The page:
5 Tax Credits Parents Don’t Want to Miss in 2023

Young family with baby worried about family budget and high taxes and bills.
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As a parent, you know how expenses can add up. Having kids brings a certain level of base additional costs into your life like food, shelter and clothing. Then there are child care, extracurricular activities and inevitable medical costs, all of which are extremely pricey. And we haven’t even mentioned college tuition yet, which parents will tell you can range from extravagant to astronomical. 

When it comes to providing for your children, every dollar counts. Here are five tax credit plans available to parents to help ease the expenses that come with having one or more little bundles of joy.

Child Tax Credit (CTC)

People with children under the age of 16 may be eligible to claim a Child Tax Credit of up to $2,000 per qualifying dependent when filing for 2022 tax returns. Also, for the 2022 tax year, the age limit to qualify for the CTC now stands at 16 years old.

In 2022, the IRS did not distribute Advanced Child Tax Credit, but, the amount of credit a parent can claim on their 2022 income tax return may be greater than the 2021 tax season.

Child and Dependent Care Tax Credit

The Child and Dependent Care Tax Credit may not be as well known as the CTC, but it may yield more in tax credits. Originally created in the 1970s to help working parents offset the cost of daycare, afterschool programs and summer camps, this credit was also expanded by the 2021 ARP, augmenting what can be claimed by parents for child care expenses and making it fully refundable. 

Make Your Money Work For You

Under this tax credit, up to $2,100 for parents with one child and up to $4,200 for parents with two or more children, making maximum tax credit of $4,000 and $8,000 respectively.

Earned Income Tax Credit (EITC) 

The EITC is a tax credit for workers earning low to moderate incomes and is based on several factors including family size, filing status and income limits (both from employment and investments). 

You may apply for EITC even if your children do not qualify. However, for those with qualifying children, the basic qualifying rules state you must: have worked and earned income under $59,187, have investment income below $10,300, have a valid Social Security number by the due date of your return, be a U.S. citizen of a resident alien all year, not file Form 2555 (for foreign earned income exclusion).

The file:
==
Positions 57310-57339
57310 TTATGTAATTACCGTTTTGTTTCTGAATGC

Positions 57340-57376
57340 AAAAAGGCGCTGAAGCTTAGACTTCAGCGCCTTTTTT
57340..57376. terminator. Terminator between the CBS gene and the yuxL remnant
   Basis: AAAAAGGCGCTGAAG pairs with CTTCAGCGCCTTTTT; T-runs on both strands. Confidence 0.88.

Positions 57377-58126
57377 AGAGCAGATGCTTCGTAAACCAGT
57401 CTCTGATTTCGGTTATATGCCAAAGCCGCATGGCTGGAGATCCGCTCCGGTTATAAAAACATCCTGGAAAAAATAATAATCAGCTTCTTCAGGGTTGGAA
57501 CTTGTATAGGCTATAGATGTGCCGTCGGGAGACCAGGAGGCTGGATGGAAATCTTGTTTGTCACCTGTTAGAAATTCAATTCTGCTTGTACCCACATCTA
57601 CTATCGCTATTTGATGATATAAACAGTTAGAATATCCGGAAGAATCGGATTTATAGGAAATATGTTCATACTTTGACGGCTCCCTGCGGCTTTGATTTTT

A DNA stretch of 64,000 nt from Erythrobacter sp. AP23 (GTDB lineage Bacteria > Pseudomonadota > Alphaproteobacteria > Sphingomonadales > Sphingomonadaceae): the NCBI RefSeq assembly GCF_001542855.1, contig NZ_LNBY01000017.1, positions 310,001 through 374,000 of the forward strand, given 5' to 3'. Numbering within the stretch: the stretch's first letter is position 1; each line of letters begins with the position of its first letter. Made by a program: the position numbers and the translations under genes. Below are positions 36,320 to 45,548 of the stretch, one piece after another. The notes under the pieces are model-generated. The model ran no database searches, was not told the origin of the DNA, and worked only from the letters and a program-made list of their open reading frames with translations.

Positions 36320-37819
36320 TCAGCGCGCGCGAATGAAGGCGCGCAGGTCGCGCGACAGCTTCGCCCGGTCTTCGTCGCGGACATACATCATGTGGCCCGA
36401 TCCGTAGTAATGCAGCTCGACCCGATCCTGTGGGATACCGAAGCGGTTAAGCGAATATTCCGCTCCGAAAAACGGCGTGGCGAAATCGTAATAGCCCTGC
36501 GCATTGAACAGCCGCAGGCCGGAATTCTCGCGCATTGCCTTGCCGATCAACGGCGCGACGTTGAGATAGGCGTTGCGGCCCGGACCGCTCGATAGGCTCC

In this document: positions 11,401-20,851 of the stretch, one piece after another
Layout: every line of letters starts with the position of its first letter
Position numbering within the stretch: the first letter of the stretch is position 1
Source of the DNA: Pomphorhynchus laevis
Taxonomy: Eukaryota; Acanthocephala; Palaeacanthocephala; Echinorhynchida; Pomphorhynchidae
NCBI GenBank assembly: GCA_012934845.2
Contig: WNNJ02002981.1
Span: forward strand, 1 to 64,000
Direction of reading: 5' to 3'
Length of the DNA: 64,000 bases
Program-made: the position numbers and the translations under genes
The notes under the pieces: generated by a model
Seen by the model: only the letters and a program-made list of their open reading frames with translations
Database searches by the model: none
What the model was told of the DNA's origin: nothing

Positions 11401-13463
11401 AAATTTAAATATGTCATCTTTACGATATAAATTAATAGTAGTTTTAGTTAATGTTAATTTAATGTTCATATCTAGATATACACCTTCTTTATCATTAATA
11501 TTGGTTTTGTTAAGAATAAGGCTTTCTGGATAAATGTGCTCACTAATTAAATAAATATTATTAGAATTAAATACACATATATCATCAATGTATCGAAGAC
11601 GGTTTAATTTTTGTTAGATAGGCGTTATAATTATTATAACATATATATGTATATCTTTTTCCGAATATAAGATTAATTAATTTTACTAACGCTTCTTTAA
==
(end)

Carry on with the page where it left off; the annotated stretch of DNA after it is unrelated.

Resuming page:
American Opportunity Tax Credit (AOTC)

The American Opportunity Tax Credit is a credit for qualified education expenses paid to an eligible student for the first four years of higher education, including tuition, fees and course materials (room and board, medical costs, transportation and insurance are excluded). The maximum annual credit is $2,500 per eligible student.

To claim the full credit, your modified adjusted gross income (MAGI) must be $80,000 or less for single filers and $160,000 or less for married joint-filers.

529 State Tax Plans

529 plans are state-run, tax-advantaged accounts that allow you to save for a child’s college education. All states offer these types of plans (except for Wyoming, for some reason). 

Make Your Money Work For You

There are two types of 529 state tax plans: savings plans and prepaid tuition plans. Because each state has different plans and because you don’t necessarily have to be a resident of a state to get its 529, do your research carefully and pay attention to the tax breaks, fees, investment strategies and type of plan each state provides.

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Amen Oyiboke-Osifo contributed to this article.


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